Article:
|Kent: where it all started|
Fortunately, I was never a borstal boy myself, although I have a close family member who was a governor grade at two very well-known borstals in the 1970s – both still exist as dysfunctional Young Offender Institutions (YOIs) and are regularly panned in alarming reports by HM Inspectorate of Prisons. I’ve listened to my own relative’s horror stories of the bullying, self-harm, suicides and how lads who ran away were punished. By all accounts, the regime back then was pretty nasty, brutal and – for some – short, as they ‘escaped’ by killing themselves.
|A real borstal in the 1940s|
|"I'm the daddy now!"|
I did, however, have three personal insights into borstals prior to my own time inside, where I also met a fair number of borstal ‘graduates’ – now men in their 50s or older, most of whom had extensive criminal records behind them. When I was still at school, one of my close friends had an elder brother who was regarded as a bit of a ‘bad lad’. In his mid-teens he smoked, drank, took soft drugs and was a bit of a bully. He was eventually expelled from his school.
I only really remember him well from visiting my friend’s home on one occasion when I was about seven or eight. He hit me hard round the ear for nothing other than the pleasure of hearing me cry. He really wasn’t a nice person and during his mid-teens he ended up in trouble with the law for various minor offences until he finally pinched a car and went joyriding. He was sent to a borstal in the early 1970s – I believe it was Guys Marsh, although I’m not certain 40 years on.
His brother rarely spoke of him, but after his release I knew that he’d returned home to his family. He had been damaged by his borstal experience, which I later discovered had included being subjected to severe sexual abuse (whether by other youths or members of staff I never found out). He resumed drinking heavily and shortly afterwards was found drowned in the local harbour. It was never established whether this had been due to suicide or an accidental fall when drunk, so the coroner returned an open verdict. He was around 23 years old when he died.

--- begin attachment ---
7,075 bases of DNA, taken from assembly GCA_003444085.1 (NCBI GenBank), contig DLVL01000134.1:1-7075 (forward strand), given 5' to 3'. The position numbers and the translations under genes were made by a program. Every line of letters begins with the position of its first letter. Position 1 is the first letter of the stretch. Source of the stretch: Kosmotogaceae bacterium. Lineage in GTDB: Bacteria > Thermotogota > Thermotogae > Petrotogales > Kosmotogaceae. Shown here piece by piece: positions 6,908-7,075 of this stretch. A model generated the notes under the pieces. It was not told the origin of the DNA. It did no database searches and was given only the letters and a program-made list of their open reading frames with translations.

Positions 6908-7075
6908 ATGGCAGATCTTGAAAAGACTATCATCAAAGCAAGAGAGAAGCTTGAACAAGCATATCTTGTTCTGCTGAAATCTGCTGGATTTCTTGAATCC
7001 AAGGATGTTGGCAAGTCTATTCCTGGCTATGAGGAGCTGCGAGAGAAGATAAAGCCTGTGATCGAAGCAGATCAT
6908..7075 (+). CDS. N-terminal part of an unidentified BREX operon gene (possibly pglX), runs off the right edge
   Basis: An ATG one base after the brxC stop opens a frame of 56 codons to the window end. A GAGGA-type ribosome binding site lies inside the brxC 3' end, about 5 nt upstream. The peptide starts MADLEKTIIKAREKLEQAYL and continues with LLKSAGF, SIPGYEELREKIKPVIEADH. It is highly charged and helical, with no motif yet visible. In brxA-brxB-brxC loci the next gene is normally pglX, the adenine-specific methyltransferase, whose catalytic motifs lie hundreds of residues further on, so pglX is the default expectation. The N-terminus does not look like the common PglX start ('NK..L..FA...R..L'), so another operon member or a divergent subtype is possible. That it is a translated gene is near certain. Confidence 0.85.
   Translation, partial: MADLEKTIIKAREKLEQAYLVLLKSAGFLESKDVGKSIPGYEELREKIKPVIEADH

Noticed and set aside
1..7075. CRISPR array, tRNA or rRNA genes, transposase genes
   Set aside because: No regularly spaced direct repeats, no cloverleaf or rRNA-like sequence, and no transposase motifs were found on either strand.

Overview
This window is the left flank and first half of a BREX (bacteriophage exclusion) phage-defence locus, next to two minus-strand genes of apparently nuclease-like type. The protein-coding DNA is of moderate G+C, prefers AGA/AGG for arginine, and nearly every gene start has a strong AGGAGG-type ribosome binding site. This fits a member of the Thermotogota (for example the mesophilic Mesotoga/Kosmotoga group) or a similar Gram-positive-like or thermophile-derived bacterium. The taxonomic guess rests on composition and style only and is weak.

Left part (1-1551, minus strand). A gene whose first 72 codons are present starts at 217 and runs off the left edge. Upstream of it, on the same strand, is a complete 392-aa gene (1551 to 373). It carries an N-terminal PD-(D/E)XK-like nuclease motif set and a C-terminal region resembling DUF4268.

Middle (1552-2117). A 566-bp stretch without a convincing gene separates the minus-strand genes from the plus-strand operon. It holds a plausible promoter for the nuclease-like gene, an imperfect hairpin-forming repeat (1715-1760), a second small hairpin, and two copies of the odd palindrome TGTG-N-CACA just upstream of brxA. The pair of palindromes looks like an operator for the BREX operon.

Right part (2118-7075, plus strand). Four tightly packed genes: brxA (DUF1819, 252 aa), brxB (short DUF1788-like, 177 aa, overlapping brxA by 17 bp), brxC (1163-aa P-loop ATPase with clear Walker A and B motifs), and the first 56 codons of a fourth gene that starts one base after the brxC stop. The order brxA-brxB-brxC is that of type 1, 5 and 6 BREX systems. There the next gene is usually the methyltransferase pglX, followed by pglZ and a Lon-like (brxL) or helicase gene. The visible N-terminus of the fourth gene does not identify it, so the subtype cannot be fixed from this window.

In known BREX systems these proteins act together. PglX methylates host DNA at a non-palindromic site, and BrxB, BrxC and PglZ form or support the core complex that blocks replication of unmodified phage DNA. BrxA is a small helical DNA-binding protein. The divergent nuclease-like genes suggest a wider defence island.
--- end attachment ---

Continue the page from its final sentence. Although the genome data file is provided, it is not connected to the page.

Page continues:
|Boys at North Sea Camp in 1935|
I spent a couple of days working alongside these lads and had some chance to chat with them during breaks. They seemed very subdued. They all had roughly cropped heads – the infamous ‘bad borstal boy’ haircut – some had fading black eyes, visible bruising or scabs on their hands and arms and all appeared to be very wary of the two screws watching over them. I asked them about how they were finding borstal. “It’s fucking horrible, mate,” they whispered.
Their main interest in me was whether I smoked and had any tobacco to share with them, but they also wondered why the hell I was doing manual labour without having to be forced to work. I must admit that I found myself feeling very sorry for them, especially as they were around my own age.
My final personal experience inside a borstal was to actually visit the local establishment several times in 1980. This came about because I was a member of a youth club that was asked by the governor to come in and spend some time – mainly playing board games and table tennis or reading – with some of the younger borstal lads.